You don't want to be TOO scientific about it, because that's just boring.
All life that we know of is built primarily out of the three most abundant elements in the universe (excluding helium, which doesn't react with much). And It's not merely that these elements are by far more common than any others.
Carbon has the unique qualities of forming compounds with a long list of other elements and readily forms polymers. From Wikipedia: ". . . it resists all but the strongest oxidizers. It does not react with sulfuric acid, hydrochloric acid, chlorine or any alkalis." And it does all this at earth-normal temperatures and pressures.
Water (made out of the other two most common elements) also has some unusual properties. Its boiling point is super high, it's got crazy cohesive strength, and as a solid -- not only does its solid form take up more space than its liquid form, which is wierd, but it's actually less dense than its liquid form, so it floats.
Any chemistry based on other substances would be less robust by several orders of magnitude, assuming any plausible combination of elements exist that can form even a fraction of the many compounds we know of with hydrogen, oxygen, and carbon (I know of none).
So Alien life likely has basically the same chemistry as ours, and since it has to accomplish all the same things that terrestrial life did (photosynthesis, reproduction, etc) it's going to have found a lot of the same solutions. Especially when, in many instances, there's either no real alternative or only alternatives that are way less efficient, it's really not a stretch to assume that it would be a lot more similar to terrestrial life than we're conditioned to expect.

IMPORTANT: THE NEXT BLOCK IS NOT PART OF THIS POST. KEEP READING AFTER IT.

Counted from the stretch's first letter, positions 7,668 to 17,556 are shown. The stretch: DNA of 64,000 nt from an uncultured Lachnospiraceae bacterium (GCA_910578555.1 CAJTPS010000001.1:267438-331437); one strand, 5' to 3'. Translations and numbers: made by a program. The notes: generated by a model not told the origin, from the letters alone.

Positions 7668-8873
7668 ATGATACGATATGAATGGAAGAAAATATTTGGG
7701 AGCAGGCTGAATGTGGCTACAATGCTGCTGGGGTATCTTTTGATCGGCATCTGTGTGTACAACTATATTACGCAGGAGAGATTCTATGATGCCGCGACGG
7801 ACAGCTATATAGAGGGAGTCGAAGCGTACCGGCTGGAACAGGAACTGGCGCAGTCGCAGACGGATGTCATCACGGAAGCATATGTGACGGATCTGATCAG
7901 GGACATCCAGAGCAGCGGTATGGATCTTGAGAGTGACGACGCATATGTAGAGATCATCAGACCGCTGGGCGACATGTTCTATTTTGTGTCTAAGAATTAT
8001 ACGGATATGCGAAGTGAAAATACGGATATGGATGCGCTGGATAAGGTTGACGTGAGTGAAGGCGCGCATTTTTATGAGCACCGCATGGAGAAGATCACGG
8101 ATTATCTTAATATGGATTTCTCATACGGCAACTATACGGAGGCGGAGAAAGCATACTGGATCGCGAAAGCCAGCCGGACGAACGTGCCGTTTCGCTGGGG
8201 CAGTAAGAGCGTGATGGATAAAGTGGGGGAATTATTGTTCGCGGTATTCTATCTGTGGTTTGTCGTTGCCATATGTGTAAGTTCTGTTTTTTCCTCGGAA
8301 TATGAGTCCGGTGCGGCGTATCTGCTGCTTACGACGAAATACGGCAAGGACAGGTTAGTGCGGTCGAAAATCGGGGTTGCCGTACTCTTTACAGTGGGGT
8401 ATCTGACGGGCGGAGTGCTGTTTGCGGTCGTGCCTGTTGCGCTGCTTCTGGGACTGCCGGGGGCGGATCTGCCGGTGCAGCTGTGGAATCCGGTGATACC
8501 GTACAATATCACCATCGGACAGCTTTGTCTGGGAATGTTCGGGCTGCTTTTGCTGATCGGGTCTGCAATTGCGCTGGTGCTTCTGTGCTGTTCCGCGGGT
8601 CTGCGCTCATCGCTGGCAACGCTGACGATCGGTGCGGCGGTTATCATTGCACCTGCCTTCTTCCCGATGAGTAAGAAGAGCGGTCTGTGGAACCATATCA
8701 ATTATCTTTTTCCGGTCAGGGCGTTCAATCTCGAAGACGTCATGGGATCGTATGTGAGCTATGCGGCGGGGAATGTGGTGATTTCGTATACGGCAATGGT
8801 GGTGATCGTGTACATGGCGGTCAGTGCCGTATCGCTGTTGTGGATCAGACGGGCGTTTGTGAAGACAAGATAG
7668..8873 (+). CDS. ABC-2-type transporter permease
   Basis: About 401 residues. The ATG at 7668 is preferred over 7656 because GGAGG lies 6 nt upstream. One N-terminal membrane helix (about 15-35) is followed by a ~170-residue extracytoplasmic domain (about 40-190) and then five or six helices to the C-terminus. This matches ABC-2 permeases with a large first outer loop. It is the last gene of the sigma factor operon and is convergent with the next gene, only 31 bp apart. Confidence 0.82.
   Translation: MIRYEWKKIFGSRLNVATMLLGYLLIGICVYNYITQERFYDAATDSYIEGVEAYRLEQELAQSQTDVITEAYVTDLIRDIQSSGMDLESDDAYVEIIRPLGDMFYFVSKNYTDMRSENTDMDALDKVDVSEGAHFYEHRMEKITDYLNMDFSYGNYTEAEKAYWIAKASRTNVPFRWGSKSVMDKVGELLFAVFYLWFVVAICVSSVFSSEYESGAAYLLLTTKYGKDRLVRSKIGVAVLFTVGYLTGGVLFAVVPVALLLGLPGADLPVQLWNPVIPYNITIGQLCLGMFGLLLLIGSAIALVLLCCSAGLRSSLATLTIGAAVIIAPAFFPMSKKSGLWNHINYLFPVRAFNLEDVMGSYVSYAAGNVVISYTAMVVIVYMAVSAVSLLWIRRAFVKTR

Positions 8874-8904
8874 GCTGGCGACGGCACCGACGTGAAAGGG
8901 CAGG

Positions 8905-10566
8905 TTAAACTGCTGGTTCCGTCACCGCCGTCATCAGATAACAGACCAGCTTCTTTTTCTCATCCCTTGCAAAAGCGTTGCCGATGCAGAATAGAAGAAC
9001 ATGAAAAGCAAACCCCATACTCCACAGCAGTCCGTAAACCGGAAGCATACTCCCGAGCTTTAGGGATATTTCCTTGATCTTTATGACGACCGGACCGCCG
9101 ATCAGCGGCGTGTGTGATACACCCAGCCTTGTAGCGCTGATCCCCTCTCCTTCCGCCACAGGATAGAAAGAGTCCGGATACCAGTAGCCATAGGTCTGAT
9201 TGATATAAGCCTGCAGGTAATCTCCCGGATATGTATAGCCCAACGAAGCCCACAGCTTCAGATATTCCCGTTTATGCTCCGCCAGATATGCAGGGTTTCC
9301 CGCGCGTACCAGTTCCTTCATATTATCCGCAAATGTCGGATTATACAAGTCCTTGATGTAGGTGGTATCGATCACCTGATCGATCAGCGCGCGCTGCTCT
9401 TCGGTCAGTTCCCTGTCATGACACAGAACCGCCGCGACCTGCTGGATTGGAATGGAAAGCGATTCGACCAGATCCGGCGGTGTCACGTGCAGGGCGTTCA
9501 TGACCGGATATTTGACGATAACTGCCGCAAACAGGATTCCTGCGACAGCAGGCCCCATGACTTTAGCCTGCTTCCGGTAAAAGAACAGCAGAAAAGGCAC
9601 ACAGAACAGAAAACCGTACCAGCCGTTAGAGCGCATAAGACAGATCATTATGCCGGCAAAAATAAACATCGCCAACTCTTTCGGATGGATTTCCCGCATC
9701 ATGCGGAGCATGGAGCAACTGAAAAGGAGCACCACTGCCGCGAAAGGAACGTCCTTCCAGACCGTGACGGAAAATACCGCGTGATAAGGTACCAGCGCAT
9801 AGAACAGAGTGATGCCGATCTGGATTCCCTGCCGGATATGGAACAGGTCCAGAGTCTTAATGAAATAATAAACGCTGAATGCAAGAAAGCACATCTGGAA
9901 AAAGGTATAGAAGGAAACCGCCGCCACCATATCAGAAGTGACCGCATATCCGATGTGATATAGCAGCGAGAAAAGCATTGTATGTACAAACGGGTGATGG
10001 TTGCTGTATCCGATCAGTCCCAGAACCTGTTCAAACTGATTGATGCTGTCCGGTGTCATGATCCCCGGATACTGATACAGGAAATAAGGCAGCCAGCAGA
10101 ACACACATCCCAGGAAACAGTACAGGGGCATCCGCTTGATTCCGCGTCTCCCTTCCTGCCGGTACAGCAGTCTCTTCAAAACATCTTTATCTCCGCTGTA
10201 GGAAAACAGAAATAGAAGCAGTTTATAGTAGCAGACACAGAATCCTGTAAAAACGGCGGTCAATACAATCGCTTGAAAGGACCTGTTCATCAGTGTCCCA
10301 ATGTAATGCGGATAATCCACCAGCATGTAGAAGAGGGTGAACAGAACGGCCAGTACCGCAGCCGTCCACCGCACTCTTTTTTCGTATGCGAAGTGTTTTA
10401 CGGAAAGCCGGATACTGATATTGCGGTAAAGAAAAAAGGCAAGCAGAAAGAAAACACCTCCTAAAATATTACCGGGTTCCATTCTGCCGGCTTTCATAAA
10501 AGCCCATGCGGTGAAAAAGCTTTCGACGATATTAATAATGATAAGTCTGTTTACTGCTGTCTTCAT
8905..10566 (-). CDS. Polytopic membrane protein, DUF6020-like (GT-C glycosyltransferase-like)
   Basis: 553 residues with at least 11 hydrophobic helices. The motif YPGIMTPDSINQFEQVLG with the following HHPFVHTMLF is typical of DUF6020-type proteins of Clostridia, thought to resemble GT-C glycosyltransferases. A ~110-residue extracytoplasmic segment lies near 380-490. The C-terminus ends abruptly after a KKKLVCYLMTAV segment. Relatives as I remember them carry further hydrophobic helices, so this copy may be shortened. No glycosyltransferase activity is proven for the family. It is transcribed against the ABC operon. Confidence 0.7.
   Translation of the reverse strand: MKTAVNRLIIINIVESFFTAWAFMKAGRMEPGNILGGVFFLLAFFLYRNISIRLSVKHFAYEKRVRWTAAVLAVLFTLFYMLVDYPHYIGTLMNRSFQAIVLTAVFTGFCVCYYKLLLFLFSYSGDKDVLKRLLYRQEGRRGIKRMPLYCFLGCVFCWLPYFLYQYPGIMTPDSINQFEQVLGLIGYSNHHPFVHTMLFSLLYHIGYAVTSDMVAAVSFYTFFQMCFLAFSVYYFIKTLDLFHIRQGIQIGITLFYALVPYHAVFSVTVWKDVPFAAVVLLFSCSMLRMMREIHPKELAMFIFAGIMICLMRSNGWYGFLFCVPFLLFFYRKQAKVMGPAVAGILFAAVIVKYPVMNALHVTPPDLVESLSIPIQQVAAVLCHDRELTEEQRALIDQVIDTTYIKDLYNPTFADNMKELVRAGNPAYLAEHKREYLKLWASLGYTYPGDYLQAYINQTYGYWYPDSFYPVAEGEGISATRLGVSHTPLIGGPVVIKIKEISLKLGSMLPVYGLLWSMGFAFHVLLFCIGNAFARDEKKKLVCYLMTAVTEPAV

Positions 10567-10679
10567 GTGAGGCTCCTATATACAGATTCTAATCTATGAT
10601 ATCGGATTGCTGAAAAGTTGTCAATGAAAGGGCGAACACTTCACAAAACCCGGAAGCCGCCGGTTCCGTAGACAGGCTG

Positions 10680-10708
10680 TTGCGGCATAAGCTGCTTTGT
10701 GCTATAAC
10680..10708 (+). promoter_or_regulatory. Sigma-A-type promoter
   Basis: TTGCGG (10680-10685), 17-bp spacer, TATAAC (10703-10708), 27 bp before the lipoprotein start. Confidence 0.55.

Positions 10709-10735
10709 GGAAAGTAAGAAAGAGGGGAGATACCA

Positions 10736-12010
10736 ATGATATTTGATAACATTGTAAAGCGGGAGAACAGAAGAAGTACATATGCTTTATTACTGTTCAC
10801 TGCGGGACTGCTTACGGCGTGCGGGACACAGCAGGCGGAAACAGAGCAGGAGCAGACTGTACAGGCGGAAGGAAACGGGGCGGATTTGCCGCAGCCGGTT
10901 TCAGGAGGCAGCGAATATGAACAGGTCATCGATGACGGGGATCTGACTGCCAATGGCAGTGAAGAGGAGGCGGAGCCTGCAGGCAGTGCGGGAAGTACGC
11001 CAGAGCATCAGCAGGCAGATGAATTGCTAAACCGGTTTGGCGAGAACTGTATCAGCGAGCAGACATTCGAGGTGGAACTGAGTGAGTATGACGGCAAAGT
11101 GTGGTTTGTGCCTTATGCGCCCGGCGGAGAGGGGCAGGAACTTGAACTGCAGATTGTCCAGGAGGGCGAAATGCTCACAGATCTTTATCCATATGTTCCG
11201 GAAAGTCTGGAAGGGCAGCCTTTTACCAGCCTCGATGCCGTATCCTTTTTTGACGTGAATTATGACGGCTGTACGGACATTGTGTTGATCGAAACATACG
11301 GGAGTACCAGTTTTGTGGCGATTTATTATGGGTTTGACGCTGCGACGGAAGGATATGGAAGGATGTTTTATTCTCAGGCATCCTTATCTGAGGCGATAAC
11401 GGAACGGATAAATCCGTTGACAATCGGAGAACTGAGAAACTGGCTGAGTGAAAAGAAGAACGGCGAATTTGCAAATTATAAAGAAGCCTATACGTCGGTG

That's no fun. Humans with green skin or funy ears? It's been done.
More fun is something like Noodles suggestion with the piezoelectric rock monsters -- enough science to sort of sound plausible and some interesting creatures crawling around.
In theory all you need is a sufficient energy gradient and some mechanism for harvesting the energy and you potentially have some form of life.
Reproduction isn't even nexessarily a requirement: Noodles' rock monsters might be created on some hell planet when the right type of magma solidifies under a wild magnetic field that lays down the piezoelectric material in the right pattern, and they live asexually until they get destroyed somehow.
It's more important to be internally consistent within the setting and sort-of plausible than to let science kill your soul. It's probably not a cooincidence that most sciences, especially in the "hard" sciences, have little interest in science fiction.
Ultimately the science in the background doesn't do anything useful to keep players or readers or whomever engaged in the setting -- whatever you create has to do something interesting and interact in interest ways with the other denizens of the world. It only has to make enough sense to keep them occupied until they get caught up in events; if someone spots a flaw at that stage, they're apt to be too invested in things to pay any attention.